Given their resumes, it’s not an overstatement to call Stephen McCarthy’s and Carla Olson’s latest project a supergroup. They’ve been at the vanguard of American music since the late-1970s, playing pivotal roles in all things punk, New Wave, and Americana. McCarthy is perhaps most famous for his time in The Long Ryders, the pioneering alt-country group that helped establish the Paisley Underground scene as one of America’s most influential musical movements. He’s also spent time as a note-so-subtle secret weapon for The Jayhawks and a rejuvenated Dream Syndicate. For her part, Olson fronted the irresistible Textones and later found success as a solo artist, songwriter, and producer, working alongside legends like Mick Taylor and Percy Sledge. In 1987, she and former Byrd Gene Clark released So Rebellious a Lover, a landmark album that’s considered by some critics as the first true Americana album.
McCarthy and Olson have crossed paths over the decades, but only began working together in earnest for a 2020 cover of Patty Loveless’s “Timber, I’m Falling in Love” and last year’s Americana Railroad project, an all-star double album that pays tribute to the railroad’s impact on the American landscape. The duo recorded two songs for the record, a revamp of The Long Ryders’ “Here Comes that Train Again” and a loving cover of the late Gene Clark’s “I Remember The Railroad”. Promotional interviews for the projects revealed not only the respect McCarthy and Olson have for each other but also the joy they had performing as a duo, so it’s no surprise they chose to collaborate on their first full-length together, Night Comes Falling.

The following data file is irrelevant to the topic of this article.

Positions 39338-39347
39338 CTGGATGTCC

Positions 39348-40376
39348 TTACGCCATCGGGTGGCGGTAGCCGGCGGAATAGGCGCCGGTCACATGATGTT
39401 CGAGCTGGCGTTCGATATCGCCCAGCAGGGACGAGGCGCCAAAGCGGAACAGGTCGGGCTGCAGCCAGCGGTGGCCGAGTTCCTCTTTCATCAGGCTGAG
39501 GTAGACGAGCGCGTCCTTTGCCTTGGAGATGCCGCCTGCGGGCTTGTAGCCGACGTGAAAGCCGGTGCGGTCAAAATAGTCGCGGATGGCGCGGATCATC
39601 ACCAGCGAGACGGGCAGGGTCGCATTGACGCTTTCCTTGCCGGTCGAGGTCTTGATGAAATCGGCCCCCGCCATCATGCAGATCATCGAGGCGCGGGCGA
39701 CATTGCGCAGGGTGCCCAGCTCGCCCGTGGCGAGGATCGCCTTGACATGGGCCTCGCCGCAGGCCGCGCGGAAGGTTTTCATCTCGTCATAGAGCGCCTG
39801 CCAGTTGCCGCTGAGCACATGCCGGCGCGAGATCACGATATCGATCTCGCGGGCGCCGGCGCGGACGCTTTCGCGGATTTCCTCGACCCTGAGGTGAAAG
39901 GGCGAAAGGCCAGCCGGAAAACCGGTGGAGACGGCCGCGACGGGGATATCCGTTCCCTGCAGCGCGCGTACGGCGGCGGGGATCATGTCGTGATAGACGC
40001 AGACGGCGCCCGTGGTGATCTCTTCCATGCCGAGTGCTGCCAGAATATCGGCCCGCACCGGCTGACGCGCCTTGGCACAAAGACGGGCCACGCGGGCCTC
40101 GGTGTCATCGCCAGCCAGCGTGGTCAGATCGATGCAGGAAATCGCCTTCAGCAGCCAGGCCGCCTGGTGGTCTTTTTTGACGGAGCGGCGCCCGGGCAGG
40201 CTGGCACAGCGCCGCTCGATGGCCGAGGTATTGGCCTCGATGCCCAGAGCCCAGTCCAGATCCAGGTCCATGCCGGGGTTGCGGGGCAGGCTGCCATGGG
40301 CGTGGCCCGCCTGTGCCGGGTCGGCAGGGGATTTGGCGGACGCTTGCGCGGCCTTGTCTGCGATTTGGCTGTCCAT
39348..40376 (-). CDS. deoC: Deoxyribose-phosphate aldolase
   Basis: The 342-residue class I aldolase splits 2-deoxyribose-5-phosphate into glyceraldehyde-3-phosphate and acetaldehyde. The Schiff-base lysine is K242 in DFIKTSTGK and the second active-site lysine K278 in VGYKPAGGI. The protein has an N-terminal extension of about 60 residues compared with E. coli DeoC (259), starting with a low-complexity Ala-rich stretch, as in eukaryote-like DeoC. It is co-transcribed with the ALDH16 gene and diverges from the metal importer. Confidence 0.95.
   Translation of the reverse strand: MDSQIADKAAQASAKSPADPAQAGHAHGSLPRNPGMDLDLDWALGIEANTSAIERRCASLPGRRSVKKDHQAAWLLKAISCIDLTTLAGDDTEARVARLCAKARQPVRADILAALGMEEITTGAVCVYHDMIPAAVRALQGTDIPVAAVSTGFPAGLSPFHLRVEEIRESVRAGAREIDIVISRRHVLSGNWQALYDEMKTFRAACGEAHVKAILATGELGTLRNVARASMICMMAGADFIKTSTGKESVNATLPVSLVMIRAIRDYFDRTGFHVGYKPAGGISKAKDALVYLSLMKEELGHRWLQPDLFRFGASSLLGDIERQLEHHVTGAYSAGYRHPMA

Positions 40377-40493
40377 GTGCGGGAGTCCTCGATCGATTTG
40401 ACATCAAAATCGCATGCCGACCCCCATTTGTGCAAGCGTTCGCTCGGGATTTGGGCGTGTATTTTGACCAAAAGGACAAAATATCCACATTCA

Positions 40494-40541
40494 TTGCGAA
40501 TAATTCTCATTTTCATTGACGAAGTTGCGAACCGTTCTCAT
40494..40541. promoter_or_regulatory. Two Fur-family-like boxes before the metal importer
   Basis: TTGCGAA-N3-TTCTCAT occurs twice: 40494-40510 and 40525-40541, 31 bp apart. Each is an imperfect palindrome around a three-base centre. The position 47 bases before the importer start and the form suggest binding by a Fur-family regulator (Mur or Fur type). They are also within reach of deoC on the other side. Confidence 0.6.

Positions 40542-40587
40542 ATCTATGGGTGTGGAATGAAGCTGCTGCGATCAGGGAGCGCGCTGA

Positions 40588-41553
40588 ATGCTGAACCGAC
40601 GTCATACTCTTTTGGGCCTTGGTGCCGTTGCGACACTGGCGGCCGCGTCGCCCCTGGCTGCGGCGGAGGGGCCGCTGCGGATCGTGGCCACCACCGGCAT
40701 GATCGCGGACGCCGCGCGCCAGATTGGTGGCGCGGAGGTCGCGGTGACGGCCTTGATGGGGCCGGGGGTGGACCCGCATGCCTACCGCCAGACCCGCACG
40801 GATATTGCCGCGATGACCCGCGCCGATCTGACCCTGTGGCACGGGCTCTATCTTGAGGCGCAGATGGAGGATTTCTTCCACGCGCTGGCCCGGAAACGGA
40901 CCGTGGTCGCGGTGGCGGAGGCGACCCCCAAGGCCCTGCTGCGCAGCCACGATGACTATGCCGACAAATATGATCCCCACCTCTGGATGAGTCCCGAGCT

Fittingly, the resulting record is warm and gracious, its casualness evidence of the duo’s mutual reverence and camaraderie. Along with coproducer Mikal Reid, McCarthy and Olson have crafted a record that blends the chime and twang of their discographies with the charming harmonies of artists who should’ve begun collaborating years ago. But TNCF makes up for lost time. It’s the rare duet record where the pair inhabits the same world. They’re not singing over each other, legend against legend, even if it’s just for kicks. Instead, they’re pledging devotion (“Timber”), conspiring a getaway (“We Gotta Split This Town”), confessing to a wandering heart (Chris Hillman’s “One That Got Away”), succumbing to nostalgia, even if they know better (“Long Way Back to Seventeen”), or paying tribute to Clark in the title track. Threading throughout all of this is an us-against-the-world intensity that we normally attribute to the young and the reckless, the fated couples of The Shangri-La’s songbook. But Night Comes Falling reminds us that even as we grow older, we can still savor the fire of chemistry.